Many problems for which the technique of genetic algorithms can be used have a typical problem regarding the operation of crossover: elements on a chromosome can be in a different order but must be the same set of elements. A typical example of this is the use of GA for solving the traveling salesman problem. While the order of cities visited can vary, all cities must be visited. In a typical crossover, the children generated by each set of parents often ends with duplicate cities while some cities are not on the list. An example can be seen in the figure below. The two parents (p1 and p2) generate two offspring chromosomes (o1 and o2). In this example, the o1 chromosome lacks the elements 3, 5 and 7 while having the elements 1, 6 and 9 twice. The o2 chromosome lacks the elements 1, 6 and 9 while having the elements 3, 5 and 7 twice.

Ag1.png

To solve this problem several variations of crossover have been developed. It will be present two examples that keep the set elements: PMX and OX. There are other methods (e.g. cycle crossover CX, order-based crossover OBX, position-based crossover PBX, subtour exchange crossover, heuristic crossover) but for the purposes of this Article shall not be discussed here.

Partialy-mapped crossover (PMX)

Pmx.png

The PMX builds an offspring by choosing a subsequence of a tour from one parent preserving the order and position of as many positions as possible from the other parent.[10] First, a subsequence is delimited by two cut points. After this, the segments between the cut points are swapped (the positions in yellow). It was extract from the segment that was swapped a series of mappings. In the example shown: 1\leftrightarrow 8, 9\leftrightarrow 5, 8\leftrightarrow 7 and 6\leftrightarrow 3. The second step is to fill the positions for which there is no conflict. In the example shown, the positions 4 and 2 in both chromosomes (the positions in blue). The third and final step is to use the mappings to fill the remaining positions (the positions in green). Note that when using the mapping 1\leftrightarrow 8 in the vector o1 a conflict occurs again so one must apply the mapping 8\leftrightarrow 7 in order to obtain a number not repeated.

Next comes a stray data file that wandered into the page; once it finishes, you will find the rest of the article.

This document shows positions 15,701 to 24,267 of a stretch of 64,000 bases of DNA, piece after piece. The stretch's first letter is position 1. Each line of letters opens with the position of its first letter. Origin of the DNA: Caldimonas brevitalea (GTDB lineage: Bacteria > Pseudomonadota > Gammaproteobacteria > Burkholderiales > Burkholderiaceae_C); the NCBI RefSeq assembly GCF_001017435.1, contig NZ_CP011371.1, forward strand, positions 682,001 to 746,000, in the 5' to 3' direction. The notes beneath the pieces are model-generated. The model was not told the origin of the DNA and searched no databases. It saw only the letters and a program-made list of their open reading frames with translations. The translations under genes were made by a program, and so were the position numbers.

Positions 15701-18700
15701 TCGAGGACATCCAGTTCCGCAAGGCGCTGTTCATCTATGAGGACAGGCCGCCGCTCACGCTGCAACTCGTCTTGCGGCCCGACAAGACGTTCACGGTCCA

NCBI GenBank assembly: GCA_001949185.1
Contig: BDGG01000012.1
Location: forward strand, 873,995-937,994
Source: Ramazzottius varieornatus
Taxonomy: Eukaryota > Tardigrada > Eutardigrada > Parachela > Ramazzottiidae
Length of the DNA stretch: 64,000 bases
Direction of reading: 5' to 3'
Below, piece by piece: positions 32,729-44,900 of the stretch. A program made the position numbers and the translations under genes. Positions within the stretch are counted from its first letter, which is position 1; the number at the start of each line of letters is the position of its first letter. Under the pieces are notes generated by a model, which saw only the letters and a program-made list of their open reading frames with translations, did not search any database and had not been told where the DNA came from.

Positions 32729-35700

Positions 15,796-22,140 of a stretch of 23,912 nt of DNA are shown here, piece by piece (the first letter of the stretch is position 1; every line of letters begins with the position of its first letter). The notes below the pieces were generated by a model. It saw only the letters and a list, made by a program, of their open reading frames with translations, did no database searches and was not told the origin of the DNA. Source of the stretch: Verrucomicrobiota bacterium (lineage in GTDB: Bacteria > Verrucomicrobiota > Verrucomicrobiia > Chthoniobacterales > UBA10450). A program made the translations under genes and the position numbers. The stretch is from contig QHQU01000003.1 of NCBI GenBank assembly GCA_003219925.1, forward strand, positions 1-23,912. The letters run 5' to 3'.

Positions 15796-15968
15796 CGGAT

Order crossover (OX)

Ox.png

The OX builds an offspring by choosing a subsequence of a tour from one parent preserving the relative order of the positions from the other parent.[10] Using the same example of the previous algorithm it was cut the array in two points. Starting from the second point of one parent the positions of the other parent are copied in the same order, disregarding the symbols that are already present. Reaching the end of the string, one continue from the beginning of the string. In the example above, it was filled the o2 chromosome following the sequence 6\rightarrow 9\rightarrow 1\rightarrow 4\rightarrow 2\rightarrow 8\rightarrow 5\rightarrow 7\rightarrow 3 and filling the positions not yet present. It will be filled the positions showed in red: 4,2,5,7 and 3. We do the same for the o1 chromosome folowing the list 4\rightarrow 2\rightarrow 7\rightarrow 5\rightarrow 3\rightarrow 1\rightarrow 9\rightarrow 8\rightarrow 6 and filling the positions not yet present. It will be filled the positions showed in red: 4,2,1,9 and 6.